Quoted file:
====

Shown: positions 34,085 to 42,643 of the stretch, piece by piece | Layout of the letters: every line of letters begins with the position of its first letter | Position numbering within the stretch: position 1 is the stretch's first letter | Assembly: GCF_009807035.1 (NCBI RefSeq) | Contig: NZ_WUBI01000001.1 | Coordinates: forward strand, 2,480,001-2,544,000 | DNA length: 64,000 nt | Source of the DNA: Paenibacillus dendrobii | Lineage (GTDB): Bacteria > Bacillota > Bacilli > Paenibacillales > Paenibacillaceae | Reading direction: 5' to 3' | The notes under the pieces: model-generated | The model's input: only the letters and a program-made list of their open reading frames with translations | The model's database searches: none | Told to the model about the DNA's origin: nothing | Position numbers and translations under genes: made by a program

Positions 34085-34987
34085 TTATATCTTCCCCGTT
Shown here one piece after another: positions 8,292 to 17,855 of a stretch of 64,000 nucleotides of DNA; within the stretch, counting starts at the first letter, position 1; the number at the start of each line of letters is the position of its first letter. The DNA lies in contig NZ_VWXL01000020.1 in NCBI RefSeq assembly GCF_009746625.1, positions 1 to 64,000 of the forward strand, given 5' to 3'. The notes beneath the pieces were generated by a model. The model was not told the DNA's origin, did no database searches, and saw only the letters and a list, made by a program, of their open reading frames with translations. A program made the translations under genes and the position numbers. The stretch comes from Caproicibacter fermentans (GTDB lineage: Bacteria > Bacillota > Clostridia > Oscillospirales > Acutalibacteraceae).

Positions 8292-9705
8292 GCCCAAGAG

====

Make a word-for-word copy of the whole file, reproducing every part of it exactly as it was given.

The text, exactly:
Shown: positions 34,085 to 42,643 of the stretch, piece by piece | Layout of the letters: every line of letters begins with the position of its first letter | Position numbering within the stretch: position 1 is the stretch's first letter | Assembly: GCF_009807035.1 (NCBI RefSeq) | Contig: NZ_WUBI01000001.1 | Coordinates: forward strand, 2,480,001-2,544,000 | DNA length: 64,000 nt | Source of the DNA: Paenibacillus dendrobii | Lineage (GTDB): Bacteria > Bacillota > Bacilli > Paenibacillales > Paenibacillaceae | Reading direction: 5' to 3' | The notes under the pieces: model-generated | The model's input: only the letters and a program-made list of their open reading frames with translations | The model's database searches: none | Told to the model about the DNA's origin: nothing | Position numbers and translations under genes: made by a program

Positions 34085-34987
34085 TTATATCTTCCCCGTT
Shown here one piece after another: positions 8,292 to 17,855 of a stretch of 64,000 nucleotides of DNA; within the stretch, counting starts at the first letter, position 1; the number at the start of each line of letters is the position of its first letter. The DNA lies in contig NZ_VWXL01000020.1 in NCBI RefSeq assembly GCF_009746625.1, positions 1 to 64,000 of the forward strand, given 5' to 3'. The notes beneath the pieces were generated by a model. The model was not told the DNA's origin, did no database searches, and saw only the letters and a list, made by a program, of their open reading frames with translations. A program made the translations under genes and the position numbers. The stretch comes from Caproicibacter fermentans (GTDB lineage: Bacteria > Bacillota > Clostridia > Oscillospirales > Acutalibacteraceae).

Positions 8292-9705
8292 GCCCAAGAG